The Torah in Parashat Vayishlach tells the story of Yaakov’s nighttime wrestle with a mysterious assailant, who is generally identified as an angel sent by God. After Yaakov triumphed, he demanded that the angel grant him a blessing, and the angel responded by proclaiming, “Your name shall no longer be called ‘Yaakov,’ but rather ‘Yisrael’…” (32:29).
Rashi explains, “You are destined to have the Almighty reveal Himself to you in Beit-El and change your name…” In other words, the angel did not change Yaakov’s name to Yisrael, but rather blessed him that God should change his name later in a prophetic revelation in Beit-El. Indeed, as we read later in this parasha (35:10), God appeared to Yaakov when he went to Beit-El to erect an altar, and He announced that his name would now be “Yisrael.” Rashi makes a similar remark in his commentary to Sefer Yeshayahu (44:26), where he writes that God fulfilled the angel’s wish by agreeing to change Yaakov’s name. Consistent with his comments in Parashat Vayishlach, Rashi clearly indicates that the angel did not actually change Yaakov’s name, but rather extended a blessing that Yaakov’s name would be changed in the future, which it was.
Some have questioned Rashi’s comments in light of the fact that the name “Yisrael” is used in reference to Yaakov in between these two accounts – meaning, after the angel’s blessing, and before God’s revelation to Yaakov in Beit-El. The Torah tells that after Dina was abducted and defiled by Shekhem, her brothers were angered “ki nevala asa be-Yisrael” (34:7) – a disgraceful act was perpetrated against “Yisrael.” The name “Yisrael” is used here even before God’s prophecy to Yaakov announcing the name change, clearly suggesting that the angel did not simply wish that Yaakov should be known by this name, but actually changed the name already at that point.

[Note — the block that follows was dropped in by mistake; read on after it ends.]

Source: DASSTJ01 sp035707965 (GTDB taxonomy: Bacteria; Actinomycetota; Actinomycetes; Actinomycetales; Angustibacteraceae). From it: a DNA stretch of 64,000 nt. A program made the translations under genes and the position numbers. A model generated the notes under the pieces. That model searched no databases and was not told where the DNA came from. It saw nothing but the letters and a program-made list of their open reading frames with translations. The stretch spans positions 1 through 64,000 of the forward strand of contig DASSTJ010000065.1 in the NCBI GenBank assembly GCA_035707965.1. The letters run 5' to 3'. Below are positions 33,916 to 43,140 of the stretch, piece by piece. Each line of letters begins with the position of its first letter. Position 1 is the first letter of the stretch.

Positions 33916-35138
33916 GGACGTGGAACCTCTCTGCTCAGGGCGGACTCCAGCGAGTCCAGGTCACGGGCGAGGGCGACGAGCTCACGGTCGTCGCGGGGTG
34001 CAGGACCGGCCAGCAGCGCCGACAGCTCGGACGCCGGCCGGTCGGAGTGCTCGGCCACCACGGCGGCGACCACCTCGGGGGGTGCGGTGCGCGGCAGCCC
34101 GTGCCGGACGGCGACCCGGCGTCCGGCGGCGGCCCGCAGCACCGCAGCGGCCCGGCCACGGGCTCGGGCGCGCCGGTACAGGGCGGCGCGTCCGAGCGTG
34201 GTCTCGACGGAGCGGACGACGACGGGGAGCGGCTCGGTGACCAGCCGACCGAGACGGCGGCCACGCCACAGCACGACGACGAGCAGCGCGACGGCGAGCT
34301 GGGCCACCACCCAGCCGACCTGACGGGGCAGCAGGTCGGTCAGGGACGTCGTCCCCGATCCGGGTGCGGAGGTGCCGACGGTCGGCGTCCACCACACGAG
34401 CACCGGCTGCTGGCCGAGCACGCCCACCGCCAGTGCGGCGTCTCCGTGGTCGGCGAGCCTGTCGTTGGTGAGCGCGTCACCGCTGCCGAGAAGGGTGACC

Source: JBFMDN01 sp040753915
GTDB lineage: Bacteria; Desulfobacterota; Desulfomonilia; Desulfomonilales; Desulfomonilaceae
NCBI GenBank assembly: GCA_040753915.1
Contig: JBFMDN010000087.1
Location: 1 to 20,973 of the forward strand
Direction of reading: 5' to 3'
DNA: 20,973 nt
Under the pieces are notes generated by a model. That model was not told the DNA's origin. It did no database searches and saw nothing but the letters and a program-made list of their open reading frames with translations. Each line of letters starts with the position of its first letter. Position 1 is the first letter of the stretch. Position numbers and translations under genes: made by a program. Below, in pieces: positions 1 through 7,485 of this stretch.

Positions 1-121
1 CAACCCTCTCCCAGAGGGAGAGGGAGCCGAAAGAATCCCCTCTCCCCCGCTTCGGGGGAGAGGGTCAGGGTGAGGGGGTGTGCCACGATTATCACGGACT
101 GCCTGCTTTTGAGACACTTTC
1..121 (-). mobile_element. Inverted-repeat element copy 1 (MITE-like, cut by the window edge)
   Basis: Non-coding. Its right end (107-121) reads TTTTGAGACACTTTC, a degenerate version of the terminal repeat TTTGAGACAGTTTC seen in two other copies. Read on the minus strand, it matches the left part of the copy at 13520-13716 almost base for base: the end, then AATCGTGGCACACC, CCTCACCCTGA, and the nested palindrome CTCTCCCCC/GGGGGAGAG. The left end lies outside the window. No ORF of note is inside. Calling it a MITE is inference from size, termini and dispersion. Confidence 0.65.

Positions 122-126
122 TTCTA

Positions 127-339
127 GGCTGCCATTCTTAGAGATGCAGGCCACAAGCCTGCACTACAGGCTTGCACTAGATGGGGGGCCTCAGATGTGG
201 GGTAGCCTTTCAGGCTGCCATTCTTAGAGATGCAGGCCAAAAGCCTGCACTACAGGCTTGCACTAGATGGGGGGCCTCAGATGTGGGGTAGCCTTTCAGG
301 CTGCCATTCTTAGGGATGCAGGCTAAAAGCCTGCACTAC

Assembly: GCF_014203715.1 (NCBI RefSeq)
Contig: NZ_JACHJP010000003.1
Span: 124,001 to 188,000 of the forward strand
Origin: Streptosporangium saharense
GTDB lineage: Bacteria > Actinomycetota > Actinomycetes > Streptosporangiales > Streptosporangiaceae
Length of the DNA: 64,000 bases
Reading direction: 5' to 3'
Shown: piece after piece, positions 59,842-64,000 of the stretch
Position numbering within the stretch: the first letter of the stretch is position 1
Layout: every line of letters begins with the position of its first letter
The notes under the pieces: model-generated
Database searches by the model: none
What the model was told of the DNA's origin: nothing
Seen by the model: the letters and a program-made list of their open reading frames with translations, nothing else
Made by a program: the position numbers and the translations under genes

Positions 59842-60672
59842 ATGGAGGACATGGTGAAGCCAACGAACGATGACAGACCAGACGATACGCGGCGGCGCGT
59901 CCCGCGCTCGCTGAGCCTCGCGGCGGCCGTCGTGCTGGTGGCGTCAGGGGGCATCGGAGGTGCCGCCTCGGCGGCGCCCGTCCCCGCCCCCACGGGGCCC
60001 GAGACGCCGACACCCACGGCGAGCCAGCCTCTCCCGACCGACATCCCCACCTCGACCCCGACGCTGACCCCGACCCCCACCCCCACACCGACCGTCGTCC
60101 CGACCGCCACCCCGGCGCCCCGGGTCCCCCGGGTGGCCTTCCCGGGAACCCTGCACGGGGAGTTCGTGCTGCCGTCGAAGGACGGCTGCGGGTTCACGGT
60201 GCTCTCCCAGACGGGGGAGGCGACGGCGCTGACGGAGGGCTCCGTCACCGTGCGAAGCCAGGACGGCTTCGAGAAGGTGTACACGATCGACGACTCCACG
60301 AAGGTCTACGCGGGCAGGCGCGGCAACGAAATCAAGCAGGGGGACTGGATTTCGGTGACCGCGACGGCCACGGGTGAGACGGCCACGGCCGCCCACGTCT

This question is easily resolved by the theory advanced by Rabbi Menachem Leibtag, claiming that the narratives in Parashat Vayishlach are written out of chronological sequence. Rabbi Leibtag compellingly notes several indications that the story of Dina’s abduction, and her brothers’ violent act of revenge, occurred after the story of Yaakov’s prophecy in Beit-El. The Torah’s account gives the impression that the story of Shekhem occurred soon after Yaakov’s return to Eretz Yisrael and peaceful encounter with Esav, and then later, after Shimon and Levi attacked the city, Yaakov proceeded southward to Beit-El, where he received his prophecy, and then continued onward to his father’s home in Chevron, losing Rachel along the way. However, for several reasons, as Rabbi Leibtag explains, it seems likely that these accounts are written out of chronological order. For example, if the story of Shekhem took place soon after Yaakov’s return to Eretz Yisrael, Shimon and Levi were at that time around the age of thirteen, considerably younger than the age at which we would expect them to launch a daring, violent attack on an entire city. Moreover, it seems difficult to understand why Yaakov would settle in Shekhem before fulfilling his vow to erect an altar in Beit-El, and before reuniting with his father in Chevron. It is more likely that Yaakov merely purchased a plot of land near Shekhem upon returning to the Land of Israel (33:19), but did not actually reside there until much later. According to this theory, we easily understand why the name “Yisrael” is used in the story of Shekhem, as it in truth occurred after God’s revelation to Yaakov in Beit-El.